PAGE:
Podcast Audio | Posted by Phil Leigh on August 6, 2010
Most film producers and other companies associated with conventional television fear the Internet. They don’t see how they can profit from it. Instead they worry it will erode revenues from conventional sources, replacing them with lower amounts. To date their concerns are well founded.
For example, few Internet users will pay a subscription fee for shows already on television. Moreover, the Internet provides no “carriage fees” like those paid by satellite and CATV operators to the networks — and indirectly the producers. While movie downloads admittedly provide revenues from sales and rentals, they are at least partly at the expense of DVD rentals and sales. Finally, online advertising revenues at video streaming sites like Hulu and YouTube are pathetically small by comparison to those available from conventional television. Much like the record labels, it’s likely that the Hollywood studios and television show producers wish that the Internet had never been invented. However, once advertising agencies accept responsibility for delivering video ads that really get watched the Internet will actually amplify revenue opportunities in two ways. First, agencies will be paid a premium when viewers click on ads. Second, they’ll collect bounties when those viewers complete calls-to-action, such as buying merchandise or setting appointments online.
The key to delivering effective video ads is behavioral targeting. Consider the typical experience at iTunes or Amazon.com. Prior customers are commonly greeted with merchandise “suggestions” that reflect earlier purchases. In reality the “suggestions” are targeted ads based upon past behavior. Both Amazon and iTunes discovered that the propensity of users to act upon such “suggestions” is much higher than other forms of advertising.
The key to mass market behavioral targeting is the Internet. Although the CATV industry is attempting to provide targeting and interactivity via Project Canoe, the progress is painfully slow. Only a few million homes are enabled and even those are have limited capabilities. Furthermore, the comparatively disorganized evolution of the CATV industry over the past forty years resulted in balkanized technical standards that will forever be seriously disadvantaged to the Worldwide acceptance of the Internet Protocol.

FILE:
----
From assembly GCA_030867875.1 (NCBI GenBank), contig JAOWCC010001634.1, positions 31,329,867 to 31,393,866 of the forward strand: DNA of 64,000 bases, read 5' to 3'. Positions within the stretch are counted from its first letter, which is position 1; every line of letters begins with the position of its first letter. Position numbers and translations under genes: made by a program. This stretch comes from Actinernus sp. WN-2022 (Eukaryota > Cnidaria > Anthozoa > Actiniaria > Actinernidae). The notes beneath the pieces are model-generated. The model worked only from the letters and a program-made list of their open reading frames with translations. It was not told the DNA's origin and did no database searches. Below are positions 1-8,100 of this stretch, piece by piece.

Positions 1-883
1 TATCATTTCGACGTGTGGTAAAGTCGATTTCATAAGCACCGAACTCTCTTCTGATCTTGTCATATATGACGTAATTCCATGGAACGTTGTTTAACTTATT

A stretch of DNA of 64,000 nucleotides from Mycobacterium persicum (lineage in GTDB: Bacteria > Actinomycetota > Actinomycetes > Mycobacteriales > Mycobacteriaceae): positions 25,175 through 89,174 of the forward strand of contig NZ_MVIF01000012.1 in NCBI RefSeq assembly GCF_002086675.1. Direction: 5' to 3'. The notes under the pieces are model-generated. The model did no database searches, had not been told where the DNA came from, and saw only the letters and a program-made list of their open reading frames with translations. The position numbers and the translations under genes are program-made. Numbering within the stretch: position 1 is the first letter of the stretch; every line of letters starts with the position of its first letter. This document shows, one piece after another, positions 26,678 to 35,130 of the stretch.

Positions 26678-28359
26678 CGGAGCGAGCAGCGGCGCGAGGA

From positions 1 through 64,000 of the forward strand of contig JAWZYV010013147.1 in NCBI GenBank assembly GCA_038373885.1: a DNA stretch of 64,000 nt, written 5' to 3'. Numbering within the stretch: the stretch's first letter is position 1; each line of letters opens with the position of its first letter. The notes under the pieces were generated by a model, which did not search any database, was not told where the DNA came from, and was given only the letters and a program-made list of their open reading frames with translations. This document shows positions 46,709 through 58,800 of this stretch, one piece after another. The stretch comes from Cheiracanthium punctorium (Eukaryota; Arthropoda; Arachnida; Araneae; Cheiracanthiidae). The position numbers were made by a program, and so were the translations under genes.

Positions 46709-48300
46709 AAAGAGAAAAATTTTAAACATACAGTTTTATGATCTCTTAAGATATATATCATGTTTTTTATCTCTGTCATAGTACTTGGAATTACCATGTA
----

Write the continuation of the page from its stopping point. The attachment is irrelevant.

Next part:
In contrast, the following video provided by The Wall Street Journal explains how an Internet browser can effectively target ads based upon the viewer’s’ web-surfing experience. Essentially the browser keeps track of where we go and what we look at by using “cookies”. Although the video questions whether the practice is an unwarranted invasion of privacy, advocates maintain such concerns are neutralized through anonymity.
The video explains that a vast number of websites can affiliate with one-another in an ad network. Consider a case in which the ad network has one merchant that is an online bookstore and a second that is a video rental site. A consumer visits the bookstore and examines the novel Snow Falling on Cedars but declines to buy it. If that consumer next visits the video rental website the ad network’s tracking cookie could prompt the second site to prominently exhibit the Hollywood production of Snow Falling on Cedars.
Significantly, most websites using tracking cookies enthusiastically endorse their effectiveness. The video compellingly demonstrates that cookie-enabled browsers are valuable tools for targeting ads that consumers have a greater propensity to notice and act upon. Although to date most such targeted ads have been text or banners, there is no reason why they couldn’t be video. It is unlikely that Project Canoe will ever match the elegant and effective targeting of cookie-enabled browsers. Accordingly, it is essential that producers put their TV shows and movies on the Internet where behaviorally targeted ads will be able to effectively monetize them.
Finally, advertising agencies should take note that Google AdWords has conditioned sponsors to only pay for ads that get “clicked on”. In time sponsors will demand that online video ads be treated no differently. In short, they will pay a premium when agencies develop ads that consumers watch and act upon, but they won’t pay anything if the consumer fails to click on the ad.